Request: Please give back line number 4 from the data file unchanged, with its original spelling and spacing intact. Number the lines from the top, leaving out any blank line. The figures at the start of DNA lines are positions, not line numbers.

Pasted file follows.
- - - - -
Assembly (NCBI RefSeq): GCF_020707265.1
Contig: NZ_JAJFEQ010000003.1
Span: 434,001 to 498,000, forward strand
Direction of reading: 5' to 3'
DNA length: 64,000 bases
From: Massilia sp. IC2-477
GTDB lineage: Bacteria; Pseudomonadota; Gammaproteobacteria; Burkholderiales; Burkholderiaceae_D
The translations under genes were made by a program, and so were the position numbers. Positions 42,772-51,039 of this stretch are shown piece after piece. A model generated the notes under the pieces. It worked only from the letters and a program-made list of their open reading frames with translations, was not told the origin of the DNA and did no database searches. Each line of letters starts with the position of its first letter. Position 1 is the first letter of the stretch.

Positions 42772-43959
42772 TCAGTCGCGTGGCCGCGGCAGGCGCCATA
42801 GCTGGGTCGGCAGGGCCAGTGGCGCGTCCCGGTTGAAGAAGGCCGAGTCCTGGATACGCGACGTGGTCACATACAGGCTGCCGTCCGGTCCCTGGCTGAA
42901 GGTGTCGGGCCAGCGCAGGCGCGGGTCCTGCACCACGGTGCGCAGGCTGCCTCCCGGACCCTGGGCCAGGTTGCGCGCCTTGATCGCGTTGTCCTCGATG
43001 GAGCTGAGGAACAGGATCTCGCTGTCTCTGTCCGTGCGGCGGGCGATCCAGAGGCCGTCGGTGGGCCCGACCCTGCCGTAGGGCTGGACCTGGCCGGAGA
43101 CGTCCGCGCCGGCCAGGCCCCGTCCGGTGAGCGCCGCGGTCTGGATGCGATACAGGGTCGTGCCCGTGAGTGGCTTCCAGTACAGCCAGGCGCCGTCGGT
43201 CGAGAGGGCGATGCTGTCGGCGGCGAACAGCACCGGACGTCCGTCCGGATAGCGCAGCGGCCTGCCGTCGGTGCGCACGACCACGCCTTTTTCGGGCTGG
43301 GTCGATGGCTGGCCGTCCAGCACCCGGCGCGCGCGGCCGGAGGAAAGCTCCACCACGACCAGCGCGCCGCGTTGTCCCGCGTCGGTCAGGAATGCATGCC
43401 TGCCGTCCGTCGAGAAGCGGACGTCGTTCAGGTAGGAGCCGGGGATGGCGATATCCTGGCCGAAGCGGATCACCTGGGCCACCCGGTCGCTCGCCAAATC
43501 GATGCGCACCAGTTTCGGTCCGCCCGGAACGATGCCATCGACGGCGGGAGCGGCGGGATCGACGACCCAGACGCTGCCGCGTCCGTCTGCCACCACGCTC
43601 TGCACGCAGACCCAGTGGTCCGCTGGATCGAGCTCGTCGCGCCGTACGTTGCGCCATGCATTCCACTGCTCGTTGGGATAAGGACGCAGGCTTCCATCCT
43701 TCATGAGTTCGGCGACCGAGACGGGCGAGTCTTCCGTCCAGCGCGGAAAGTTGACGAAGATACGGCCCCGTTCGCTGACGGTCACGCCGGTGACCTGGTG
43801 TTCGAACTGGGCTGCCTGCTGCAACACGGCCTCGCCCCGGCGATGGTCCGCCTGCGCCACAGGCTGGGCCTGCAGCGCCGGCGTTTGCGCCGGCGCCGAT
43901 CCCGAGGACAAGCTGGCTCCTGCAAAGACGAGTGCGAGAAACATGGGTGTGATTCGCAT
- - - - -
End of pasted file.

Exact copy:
Direction of reading: 5' to 3'